After a year ravaged by Covid-19 pandemic, Kenyans are dizzy with the news of the return of the legendary Safari Rally.
It has been 19 long years since the Safari Rally was held as a global event, but thanks to the government efforts, the long wait is coming to an end this month as the motor sport comes back roaring with a new look.
Easter holidays in Kenya always meant the Safari Rally, regarded as the toughest motor event in the world. Millions of Kenyans turned out along the 5,500-kilometer route to watch this classic race. It lasted five days, ending on Easter Monday, and covered huge areas of the country — from the chills, hills, and possibly spills of the Mt. Kenya highlands to the hot Indian Ocean coast and way up to the arid areas of the north.
The Safari Rally began in 1953, when 57 local drivers, in ordinary cars, struggled around Kenya, Uganda and Tanganyika (then still under British rule). Originally known as the East African Coronation Safari, it was a delightfully amateur event: no winner was declared, no service crews were allowed, and repairs had to be done by the participants themselves (although it was permitted to use a dealer workshop en route).
For years, famous drivers from Europe never won. The local drivers stayed ahead. The myth was broken in 1972, however, when Hannu Mikkola of Finland and Gunnar Palm of Sweden won. Ove Andersson of Sweden became the second driver from Europe to win, in 1975. Bjorn Waldegaard won in 1977 and Jean-Pierre Nicolas in 1978.
Racing in the 2021 WRC Safari Rally scheduled for June 24-27 in Kenya will be a dream come true for Swedish-Norwegian teenager driver Oliver Solberg.
The 19-year-old was not yet born when his father Petter Solberg debuted at the event in 1999 in a Ford Focus. Then aged 24 and one of the youngest in Ford’s team at the time, the elder Solberg finished a credible fifth.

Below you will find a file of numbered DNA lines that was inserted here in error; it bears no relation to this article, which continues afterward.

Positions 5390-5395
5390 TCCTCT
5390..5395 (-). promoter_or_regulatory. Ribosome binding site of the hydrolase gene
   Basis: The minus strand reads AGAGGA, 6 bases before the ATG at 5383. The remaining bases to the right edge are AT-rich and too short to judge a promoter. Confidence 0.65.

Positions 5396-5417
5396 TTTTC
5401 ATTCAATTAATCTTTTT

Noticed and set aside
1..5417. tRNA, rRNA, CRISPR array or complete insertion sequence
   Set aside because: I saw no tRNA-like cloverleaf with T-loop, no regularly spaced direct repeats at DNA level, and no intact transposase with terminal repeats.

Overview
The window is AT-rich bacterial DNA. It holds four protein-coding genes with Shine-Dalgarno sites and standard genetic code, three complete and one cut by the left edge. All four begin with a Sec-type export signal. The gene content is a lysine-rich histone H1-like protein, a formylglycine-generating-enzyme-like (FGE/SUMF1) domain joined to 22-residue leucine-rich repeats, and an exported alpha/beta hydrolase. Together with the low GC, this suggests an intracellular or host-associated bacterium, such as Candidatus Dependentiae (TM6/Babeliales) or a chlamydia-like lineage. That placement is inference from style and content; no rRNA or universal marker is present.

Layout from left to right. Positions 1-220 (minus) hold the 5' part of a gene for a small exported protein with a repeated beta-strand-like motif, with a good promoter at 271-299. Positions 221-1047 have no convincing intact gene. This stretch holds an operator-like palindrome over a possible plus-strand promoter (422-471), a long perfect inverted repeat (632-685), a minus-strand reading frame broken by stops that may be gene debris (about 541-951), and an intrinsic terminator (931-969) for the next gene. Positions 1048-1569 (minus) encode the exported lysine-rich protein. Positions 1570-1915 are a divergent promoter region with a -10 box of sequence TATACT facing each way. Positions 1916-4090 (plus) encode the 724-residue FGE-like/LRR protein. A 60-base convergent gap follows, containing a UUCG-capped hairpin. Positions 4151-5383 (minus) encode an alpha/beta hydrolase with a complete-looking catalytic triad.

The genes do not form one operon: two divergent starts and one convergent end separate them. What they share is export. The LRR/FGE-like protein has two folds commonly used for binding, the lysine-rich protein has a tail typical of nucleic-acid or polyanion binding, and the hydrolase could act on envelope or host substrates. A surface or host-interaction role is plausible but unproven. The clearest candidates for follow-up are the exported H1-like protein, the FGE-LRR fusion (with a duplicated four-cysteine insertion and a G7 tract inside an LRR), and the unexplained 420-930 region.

Naivasha, the host of the sporting event is already lively with all kinds of preparations with the hospitality sector expected to reap from arrivals of both local and international participants for the 4-day long event.
The event will be televised to the largest audience of all international sporting events after the Olympics. Over 850 million viewers are expected to follow the event in its 14 rounds with a total of 13,452 broadcast hours projected through the event. This will in a positive way put Kenya back on the world map as a tourist destination.
On September 27, 2019, the Safari Rally was included onto the WRC calendar and was scheduled to run on the 16th and 19th of July in 2020 but did not take place because of the Covid-19 pandemic that brought all sporting activities to a halt.
But the battle to win is still formidable, a searching test of cars and drivers over some of the worst roads in the world. Kenya is also hoping to plant 18 million trees across the Safari Rally route to celebrate the year’s the event has been out of the FIA series.
In all, 58 drivers have been confirmed for the event, 24 of them foreigners with the most prominent being Frenchman Sébastien Ogier who has claimed seven WRC titles in the last eight seasons.
Other notable foreign names in the rally are 2019 WRC champion Ott Tanak, Dani Sordo, Thierry Neuville and Pierre-Louis Loubet. Rally Navigator Wayne Fernandes reckons that the safari holds iconic status across the world and the region.
“Watching world rally drivers on live TV is a great milestone for Kenya in the sense that it will continue to market the country as a tourist destination.The water mass in Naivasha and the picturesque landscape will sell Kenya like never before,” Fernandes said.
As we wait to see exactly how teams will adapt modern-day rally cars to the fine “fesh-fesh” dust, big ruts and impressive splashes that were so entertaining in previous years, we hail President Uhuru for the effort to bring back smiles on our long and tired faces. Once you’ve raced, you never forget it…and you never get over it.